While there, they witnessed and participated in the selection of citrus fruits and herbs that were used in the creation of citron and bergamot liqueurs. And, in the highly secretive "perfumery" located in the warehouse, they gave birth to the much-loved "Amaro importante".

This one-of-a-kind amaro is made with rosemary from Montalto Uffugo, oregano from Palombara, lemons from Rocca Imperiale, oranges and grapefruits from Bisignano, bergamot from Roccella Ionica, and gentian from Sila. 

A perfect way to enjoy it is as an after-meal treat served with orange peel and rosemary.

5. In the village recovered by MIT

Vaccarizzo di Montalto Uffugo is a quaint little village nestled between Valle del Crati and the Paolana mountain chain, with just over 600 residents and no major artistic attractions. However, despite its size, this hamlet has managed to reinvent itself in recent years by capitalizing on its unique strengths. 

With an old spinning mill that has been transformed into a museum, charming and characteristic architecture, delicious cuisine, numerous events throughout the year, and stunning bucolic landscapes, Vaccarizzo di Montalto Uffugo has become a haven of slowness and authenticity. It's a rare gem where visitors can learn forgotten ancient crafts, watch housewives making homemade pasta, cosy up around a brazier, and sip on wine in a cellar.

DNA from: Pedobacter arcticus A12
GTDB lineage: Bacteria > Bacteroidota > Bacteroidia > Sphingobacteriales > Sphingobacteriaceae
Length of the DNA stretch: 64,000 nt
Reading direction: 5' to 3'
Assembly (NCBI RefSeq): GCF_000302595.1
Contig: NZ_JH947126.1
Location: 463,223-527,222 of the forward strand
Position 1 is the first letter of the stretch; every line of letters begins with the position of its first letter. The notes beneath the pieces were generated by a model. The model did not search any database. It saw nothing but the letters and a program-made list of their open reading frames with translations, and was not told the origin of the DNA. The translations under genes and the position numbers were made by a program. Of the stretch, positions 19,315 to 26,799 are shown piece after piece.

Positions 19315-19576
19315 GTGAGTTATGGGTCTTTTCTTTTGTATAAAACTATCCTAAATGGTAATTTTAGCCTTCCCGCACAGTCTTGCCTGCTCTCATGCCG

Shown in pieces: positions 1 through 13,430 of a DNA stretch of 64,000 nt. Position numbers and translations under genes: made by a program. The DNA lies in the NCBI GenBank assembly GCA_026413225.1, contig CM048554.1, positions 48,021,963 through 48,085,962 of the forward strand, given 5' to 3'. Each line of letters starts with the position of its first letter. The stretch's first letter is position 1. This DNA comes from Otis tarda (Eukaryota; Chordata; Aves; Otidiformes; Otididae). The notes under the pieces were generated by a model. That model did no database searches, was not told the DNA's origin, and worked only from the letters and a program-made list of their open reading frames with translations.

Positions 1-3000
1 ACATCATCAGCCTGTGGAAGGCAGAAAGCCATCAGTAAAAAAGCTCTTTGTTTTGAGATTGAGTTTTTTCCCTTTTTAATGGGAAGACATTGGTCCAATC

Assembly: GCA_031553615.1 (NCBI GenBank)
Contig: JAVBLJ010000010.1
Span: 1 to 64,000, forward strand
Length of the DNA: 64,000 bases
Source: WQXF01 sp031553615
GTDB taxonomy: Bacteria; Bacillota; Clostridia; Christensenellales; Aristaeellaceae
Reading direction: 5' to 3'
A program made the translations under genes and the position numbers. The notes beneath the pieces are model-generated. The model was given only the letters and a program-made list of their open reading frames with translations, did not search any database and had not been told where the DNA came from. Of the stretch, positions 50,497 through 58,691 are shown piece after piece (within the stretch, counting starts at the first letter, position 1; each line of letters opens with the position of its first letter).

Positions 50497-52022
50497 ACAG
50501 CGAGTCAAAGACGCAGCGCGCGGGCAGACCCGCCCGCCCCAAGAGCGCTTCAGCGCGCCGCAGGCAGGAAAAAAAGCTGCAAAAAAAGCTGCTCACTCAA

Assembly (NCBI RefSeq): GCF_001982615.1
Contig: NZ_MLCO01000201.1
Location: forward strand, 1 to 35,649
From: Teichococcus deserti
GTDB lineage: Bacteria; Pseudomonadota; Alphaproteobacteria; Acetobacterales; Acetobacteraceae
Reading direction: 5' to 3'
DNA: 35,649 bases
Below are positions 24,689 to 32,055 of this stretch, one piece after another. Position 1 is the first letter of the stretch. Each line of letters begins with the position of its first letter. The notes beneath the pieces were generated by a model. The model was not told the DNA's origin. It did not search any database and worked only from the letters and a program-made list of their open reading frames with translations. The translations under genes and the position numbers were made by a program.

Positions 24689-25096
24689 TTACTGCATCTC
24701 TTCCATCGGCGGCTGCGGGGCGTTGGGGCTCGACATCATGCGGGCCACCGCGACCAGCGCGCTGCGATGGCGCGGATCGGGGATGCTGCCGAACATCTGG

The credit for this transformation goes to the passionate locals who believed in the power of their land and heritage, as well as to the social transformation project spearheaded by the Massachusetts Institute of Technology to repopulate and preserve at-risk areas.

Consider taking a trip to this small hidden village and experience the most authentic Calabria has to offer.

4. Diving into a scuba paradise

Calabria like a local. Diving into a scuba paradise

About fifteen-minute drive from Tropea is a wild white sandy beach embraced by high cliffs that frame it in a paradisiacal landscape. It is no coincidence that the place is known as Paradiso del Sub (scuba paradise).

To dive into its Caribbean sea, you'll have to head to Zambrone, in the province of Vibo Valentia, and walk a short path through the vegetation (watch out for your shoes: better to avoid flip-flops). In just ten minutes, you'll arrive in this enchanting hidden cove where a low row of rocks separates two small beaches, one sandy, the other pebbly.

Spend your day snorkelling and admiring the spectacular seabed or simply soaking up the sun. Just be sure to pack water and snacks as there are no bars on the beach.

3. Entering a little street covered by umbrellas

Nicotera's colourful umbrellas suspended between the buildings make for a picturesque stroll while humming beloved Italian songwriter Rino Gaetano's verses transcribed on the steps crossing it. It's a popular attraction in the central Baglio district and one of the town's most curious and attractive spots.